"I can't answer that question in the abstract because I would have to look at what the state of the state's law was on that question," Sotomayor said. She recited portions of the 1992 ruling in Planned Parenthood v. Casey, which upheld a right to an abortion but allowed some restrictions so long as they do not place an "undue burden" on the woman's rights. "The question is: Is the state regulation regulating what a woman does an undue burden?" she said. . . .
Wednesday, July 15, 2009
Daily Women's Health Policy Report: Sotomayor Calls Roe 'Settled Law', Says Health of Woman Must Be Considered:
During the second day of her Senate Judiciary Committee confirmation hearings, Supreme Court nominee Sonia Sotomayor said she views the 1973 Roe v. Wade decision legalizing abortion in the U.S. as settled law reaffirmed by subsequent Supreme Court rulings, the Washington Post reports (Goldstein et al., Washington Post, 7/15). At Tuesday's hearing, lawmakers pressed Sotomayor on her views regarding abortion rights and Supreme Court precedent, the New York Times reports. She told committee members that the contraception rights case that is the foundation for Roe was "the precedent of the court, so it is settled law." She also said the 1992 ruling in Casey v. Planned Parenthood "reaffirmed the core holding of Roe," adding, "That is the precedent of the court and settled law in terms of the holding of the court" (Savage, New York Times, 7/15). Sotomayor said that "there is a right of privacy" and that the Supreme Court "has found it in various places in the Constitution." She cited the Fourth Amendment protection against unreasonable search and seizure and the 14th Amendment guaranteeing equal protection of the law (AP/Yahoo! News, 7/14).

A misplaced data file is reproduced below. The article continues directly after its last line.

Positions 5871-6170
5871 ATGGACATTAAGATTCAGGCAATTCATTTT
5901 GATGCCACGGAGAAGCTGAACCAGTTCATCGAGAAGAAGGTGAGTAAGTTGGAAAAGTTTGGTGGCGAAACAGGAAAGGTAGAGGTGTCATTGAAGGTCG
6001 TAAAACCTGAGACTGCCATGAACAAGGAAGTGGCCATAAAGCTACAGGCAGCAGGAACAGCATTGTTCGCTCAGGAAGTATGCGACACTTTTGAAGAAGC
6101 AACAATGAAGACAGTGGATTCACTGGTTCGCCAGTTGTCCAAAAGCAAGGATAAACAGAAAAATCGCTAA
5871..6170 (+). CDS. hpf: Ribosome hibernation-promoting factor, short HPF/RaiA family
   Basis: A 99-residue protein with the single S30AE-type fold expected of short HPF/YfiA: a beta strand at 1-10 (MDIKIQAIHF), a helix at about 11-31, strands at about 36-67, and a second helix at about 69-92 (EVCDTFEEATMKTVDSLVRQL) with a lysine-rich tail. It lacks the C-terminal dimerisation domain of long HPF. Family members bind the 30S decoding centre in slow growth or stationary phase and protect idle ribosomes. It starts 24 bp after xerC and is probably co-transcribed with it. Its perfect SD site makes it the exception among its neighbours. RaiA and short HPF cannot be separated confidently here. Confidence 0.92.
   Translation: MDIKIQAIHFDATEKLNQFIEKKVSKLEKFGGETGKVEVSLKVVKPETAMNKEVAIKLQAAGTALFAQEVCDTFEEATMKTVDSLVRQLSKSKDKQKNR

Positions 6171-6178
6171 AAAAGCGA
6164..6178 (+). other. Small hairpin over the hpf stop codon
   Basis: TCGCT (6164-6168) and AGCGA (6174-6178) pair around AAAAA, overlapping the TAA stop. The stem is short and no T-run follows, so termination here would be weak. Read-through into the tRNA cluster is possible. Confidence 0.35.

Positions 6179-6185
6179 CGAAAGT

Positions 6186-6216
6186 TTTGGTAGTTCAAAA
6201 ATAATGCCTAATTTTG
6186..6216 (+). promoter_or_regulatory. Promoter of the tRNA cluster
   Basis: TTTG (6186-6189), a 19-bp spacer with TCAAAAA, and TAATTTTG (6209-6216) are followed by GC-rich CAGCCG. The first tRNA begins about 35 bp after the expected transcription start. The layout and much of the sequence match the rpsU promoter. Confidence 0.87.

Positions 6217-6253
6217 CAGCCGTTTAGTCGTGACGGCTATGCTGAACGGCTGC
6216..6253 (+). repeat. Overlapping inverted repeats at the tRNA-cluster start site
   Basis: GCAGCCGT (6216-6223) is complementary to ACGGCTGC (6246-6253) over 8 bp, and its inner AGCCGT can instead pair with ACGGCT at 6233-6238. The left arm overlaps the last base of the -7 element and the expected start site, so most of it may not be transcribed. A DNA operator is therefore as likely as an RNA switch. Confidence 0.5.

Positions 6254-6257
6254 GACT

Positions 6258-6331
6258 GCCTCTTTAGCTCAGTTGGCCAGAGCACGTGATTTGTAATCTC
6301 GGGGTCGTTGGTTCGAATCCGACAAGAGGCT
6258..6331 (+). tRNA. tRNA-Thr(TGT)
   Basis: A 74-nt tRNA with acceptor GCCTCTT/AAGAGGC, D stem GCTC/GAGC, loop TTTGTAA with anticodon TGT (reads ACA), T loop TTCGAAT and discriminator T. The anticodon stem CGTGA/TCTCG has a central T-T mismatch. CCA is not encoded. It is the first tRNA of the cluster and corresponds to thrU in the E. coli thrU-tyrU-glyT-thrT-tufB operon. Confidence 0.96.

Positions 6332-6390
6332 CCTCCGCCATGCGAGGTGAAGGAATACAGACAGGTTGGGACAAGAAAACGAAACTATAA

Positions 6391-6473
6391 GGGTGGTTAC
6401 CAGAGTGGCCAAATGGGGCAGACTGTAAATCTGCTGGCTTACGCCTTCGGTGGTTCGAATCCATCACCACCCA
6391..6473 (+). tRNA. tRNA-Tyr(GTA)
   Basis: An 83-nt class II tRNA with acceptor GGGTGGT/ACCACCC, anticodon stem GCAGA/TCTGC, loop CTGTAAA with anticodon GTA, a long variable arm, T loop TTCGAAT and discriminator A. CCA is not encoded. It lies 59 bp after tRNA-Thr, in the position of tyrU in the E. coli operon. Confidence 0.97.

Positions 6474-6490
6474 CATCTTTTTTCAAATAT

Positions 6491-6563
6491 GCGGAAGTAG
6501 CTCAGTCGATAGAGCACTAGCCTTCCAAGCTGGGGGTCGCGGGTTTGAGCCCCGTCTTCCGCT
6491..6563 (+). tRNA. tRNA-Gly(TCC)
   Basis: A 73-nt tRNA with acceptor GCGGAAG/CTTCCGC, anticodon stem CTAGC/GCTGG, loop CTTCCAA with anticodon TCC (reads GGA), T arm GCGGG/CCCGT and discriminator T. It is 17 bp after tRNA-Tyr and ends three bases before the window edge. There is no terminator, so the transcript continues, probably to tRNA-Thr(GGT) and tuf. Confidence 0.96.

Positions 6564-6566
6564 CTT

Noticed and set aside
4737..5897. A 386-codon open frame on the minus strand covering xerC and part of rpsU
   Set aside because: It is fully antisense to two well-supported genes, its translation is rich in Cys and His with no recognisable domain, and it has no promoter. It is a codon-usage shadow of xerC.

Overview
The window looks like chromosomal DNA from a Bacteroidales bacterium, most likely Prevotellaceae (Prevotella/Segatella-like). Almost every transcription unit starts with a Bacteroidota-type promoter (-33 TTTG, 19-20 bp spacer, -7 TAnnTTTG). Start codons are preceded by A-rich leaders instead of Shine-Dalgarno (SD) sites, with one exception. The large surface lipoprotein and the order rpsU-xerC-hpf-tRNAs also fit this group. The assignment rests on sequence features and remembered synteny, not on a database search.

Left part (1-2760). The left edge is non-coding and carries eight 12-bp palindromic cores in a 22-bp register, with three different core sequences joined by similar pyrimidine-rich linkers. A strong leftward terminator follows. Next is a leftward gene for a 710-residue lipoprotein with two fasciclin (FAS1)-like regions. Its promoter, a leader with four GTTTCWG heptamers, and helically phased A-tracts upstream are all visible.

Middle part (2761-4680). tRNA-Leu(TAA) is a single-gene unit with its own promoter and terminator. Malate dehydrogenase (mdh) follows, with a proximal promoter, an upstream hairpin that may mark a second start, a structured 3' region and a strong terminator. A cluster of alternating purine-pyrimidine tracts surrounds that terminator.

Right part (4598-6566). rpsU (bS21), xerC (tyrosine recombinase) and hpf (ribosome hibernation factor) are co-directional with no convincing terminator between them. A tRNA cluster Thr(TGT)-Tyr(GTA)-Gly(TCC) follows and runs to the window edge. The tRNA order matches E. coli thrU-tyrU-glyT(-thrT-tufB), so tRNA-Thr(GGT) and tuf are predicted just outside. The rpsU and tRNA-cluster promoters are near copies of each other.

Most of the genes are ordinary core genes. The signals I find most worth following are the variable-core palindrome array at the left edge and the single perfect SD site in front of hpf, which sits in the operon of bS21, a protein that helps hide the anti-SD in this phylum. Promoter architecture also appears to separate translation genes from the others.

Sen. Orrin Hatch (R-Utah) asked Sotomayor if she considered the 2007 ruling in Gonzales v. Carhart an example of settled law. In the case, the court voted 5-4 to uphold the Partial-Birth Abortion Ban Act of 2003. The ruling was the first time since Roe that the court upheld an abortion restriction that made no exception for the health of the woman, the Times reports. In her response, Sotomayor said that "[a]ll precedent of the Supreme Court I consider settled law, subject to the deference the doctrine of stare decisis would counsel," although she did not address the health exception component of the Gonzales case.
NY Times: Republican Senators Press Sotomayor on Abortion Views, by David Stout:
The judge was asked about abortion by two conservative Republicans on the Senate Judiciary Committee, John Cornyn of Texas and Tom Coburn of Oklahoma. Mr. Coburn is one of the Senate’s most outspoken foes of abortion rights...
“Where are we today?” Mr. Coburn asked. “What is the settled law in America about abortion?”